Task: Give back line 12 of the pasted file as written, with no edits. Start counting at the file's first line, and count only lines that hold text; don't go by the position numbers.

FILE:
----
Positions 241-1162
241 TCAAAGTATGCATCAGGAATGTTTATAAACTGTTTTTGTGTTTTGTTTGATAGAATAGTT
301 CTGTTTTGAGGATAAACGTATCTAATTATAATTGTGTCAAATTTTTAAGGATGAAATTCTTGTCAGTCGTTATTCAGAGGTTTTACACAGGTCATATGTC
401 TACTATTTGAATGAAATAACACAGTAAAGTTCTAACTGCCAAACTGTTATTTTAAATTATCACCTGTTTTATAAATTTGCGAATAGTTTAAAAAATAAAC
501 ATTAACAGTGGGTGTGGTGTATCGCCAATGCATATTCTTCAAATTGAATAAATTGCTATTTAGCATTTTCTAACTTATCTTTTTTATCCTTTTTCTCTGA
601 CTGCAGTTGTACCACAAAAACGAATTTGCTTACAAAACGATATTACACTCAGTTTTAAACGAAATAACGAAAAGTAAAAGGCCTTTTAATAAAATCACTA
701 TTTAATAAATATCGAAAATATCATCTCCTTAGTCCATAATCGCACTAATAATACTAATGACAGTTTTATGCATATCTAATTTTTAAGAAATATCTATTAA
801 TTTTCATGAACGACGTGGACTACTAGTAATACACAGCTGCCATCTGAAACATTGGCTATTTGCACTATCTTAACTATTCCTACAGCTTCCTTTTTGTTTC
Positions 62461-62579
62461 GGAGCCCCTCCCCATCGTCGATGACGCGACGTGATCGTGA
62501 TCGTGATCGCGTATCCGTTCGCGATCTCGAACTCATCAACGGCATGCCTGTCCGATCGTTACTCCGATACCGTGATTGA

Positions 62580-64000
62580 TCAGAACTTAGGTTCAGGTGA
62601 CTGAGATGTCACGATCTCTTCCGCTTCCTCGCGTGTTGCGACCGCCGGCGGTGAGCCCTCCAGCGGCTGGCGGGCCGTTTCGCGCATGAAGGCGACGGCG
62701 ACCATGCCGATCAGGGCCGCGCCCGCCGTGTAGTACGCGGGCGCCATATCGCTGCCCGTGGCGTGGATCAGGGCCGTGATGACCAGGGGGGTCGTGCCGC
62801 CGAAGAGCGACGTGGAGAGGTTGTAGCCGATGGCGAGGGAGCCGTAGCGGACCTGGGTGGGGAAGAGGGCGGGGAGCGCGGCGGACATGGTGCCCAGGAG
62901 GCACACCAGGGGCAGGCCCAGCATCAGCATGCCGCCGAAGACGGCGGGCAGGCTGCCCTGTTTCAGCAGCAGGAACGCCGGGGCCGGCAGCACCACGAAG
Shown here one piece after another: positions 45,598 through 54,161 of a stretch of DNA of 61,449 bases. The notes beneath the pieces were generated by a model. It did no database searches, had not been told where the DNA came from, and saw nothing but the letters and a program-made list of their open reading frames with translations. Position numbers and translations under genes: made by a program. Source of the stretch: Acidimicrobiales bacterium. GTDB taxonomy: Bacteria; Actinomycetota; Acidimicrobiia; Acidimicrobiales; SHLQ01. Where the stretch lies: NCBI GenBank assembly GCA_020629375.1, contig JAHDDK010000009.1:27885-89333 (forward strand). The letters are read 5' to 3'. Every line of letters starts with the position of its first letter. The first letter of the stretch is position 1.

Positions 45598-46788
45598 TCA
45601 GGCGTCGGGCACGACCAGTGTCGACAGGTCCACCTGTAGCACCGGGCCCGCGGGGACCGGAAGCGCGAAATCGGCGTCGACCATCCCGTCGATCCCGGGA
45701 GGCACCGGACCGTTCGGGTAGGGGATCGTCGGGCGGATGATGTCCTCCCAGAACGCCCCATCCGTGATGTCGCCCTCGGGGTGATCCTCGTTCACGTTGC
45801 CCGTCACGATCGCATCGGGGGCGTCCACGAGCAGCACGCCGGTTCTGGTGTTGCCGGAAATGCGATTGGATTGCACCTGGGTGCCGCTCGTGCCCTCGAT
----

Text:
Positions 62580-64000